Rhodiola attenuates stress-induced anorexia, in the rodent model. - GreenMedInfo Summary
Rhodiola rosea L. extract reduces stress- and CRF-induced anorexia in rats.
J Psychopharmacol. 2007 Sep;21(7):742-50. Epub 2007 Jan 26. PMID: 17259204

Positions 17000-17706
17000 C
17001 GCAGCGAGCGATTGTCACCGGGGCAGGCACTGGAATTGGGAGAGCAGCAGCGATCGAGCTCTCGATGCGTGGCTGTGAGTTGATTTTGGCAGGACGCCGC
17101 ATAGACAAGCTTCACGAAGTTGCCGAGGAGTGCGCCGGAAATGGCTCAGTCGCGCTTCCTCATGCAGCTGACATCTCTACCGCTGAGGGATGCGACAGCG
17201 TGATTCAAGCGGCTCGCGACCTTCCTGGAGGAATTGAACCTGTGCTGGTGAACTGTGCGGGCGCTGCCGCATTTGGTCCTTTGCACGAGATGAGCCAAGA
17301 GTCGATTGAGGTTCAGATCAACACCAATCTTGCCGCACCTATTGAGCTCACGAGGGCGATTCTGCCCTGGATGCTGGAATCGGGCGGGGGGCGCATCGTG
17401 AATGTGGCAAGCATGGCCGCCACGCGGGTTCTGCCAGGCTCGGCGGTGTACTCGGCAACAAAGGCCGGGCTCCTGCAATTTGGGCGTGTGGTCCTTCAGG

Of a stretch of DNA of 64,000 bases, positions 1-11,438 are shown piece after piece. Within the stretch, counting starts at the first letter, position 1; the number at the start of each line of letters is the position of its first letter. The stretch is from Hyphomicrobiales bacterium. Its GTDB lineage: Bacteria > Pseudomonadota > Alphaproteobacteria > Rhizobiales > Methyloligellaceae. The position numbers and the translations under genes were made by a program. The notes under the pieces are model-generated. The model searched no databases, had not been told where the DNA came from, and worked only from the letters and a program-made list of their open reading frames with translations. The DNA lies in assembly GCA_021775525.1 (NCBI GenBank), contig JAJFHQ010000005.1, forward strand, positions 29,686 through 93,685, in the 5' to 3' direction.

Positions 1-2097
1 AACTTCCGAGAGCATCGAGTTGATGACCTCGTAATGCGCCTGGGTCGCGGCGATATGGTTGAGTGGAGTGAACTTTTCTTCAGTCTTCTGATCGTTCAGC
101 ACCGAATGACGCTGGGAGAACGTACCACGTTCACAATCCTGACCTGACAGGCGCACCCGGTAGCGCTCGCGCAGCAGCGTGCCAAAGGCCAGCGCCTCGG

Rhodiola rosea L. is one of the most popular adaptogen and anti-stress plants in European and Asiatic traditional medicine. Its pharmacological properties appear to depend on its ability to modulate the activation of several components of the complex stress-response system. Exposure to both physical and psychological stress reduces feeding in rodents. The aim of this work was thus to determine whether in rats an hydroalcoholic R. rosea extract standardized in 3% rosavin and 1% salidroside (RHO) reverses hypophagia induced by (1) physical stress due to 60 min immobilization; (2) intracerebroventricular injection of corticotrophin-releasing factor (CRF, 0.2 microg/rat), the major mediator of stress responses in mammals; (3) intraperitoneal injection of Escherichia coli Lipopolysaccharide (LPS, 100 microg/kg); (4) intraperitoneal administration of fluoxetine (FLU, 8 mg/kg). The effect of the same doses of the plant extract was also tested in freely-feeding and in 20 h food-deprived rats. RHO was administered acutely by gavage to male Wistar rats 1 h before the experiments. The results show that at 15 and 20 mg/kg, RHO reversed the anorectic effects induced both by immobilization and by intracerebroventricular CRF injection. Moreover, at the same doses, RHO failed to reduce the anorectic effect induced both by LPS and FLU, and did not modify food intake in both freely-feeding and food-deprived rats. These findings strongly demonstrated that RHO is able selectively to attenuate stress-induced anorexia, providing functional evidence of claimed adaptogen and anti-stress properties of Rhodiola rosea L.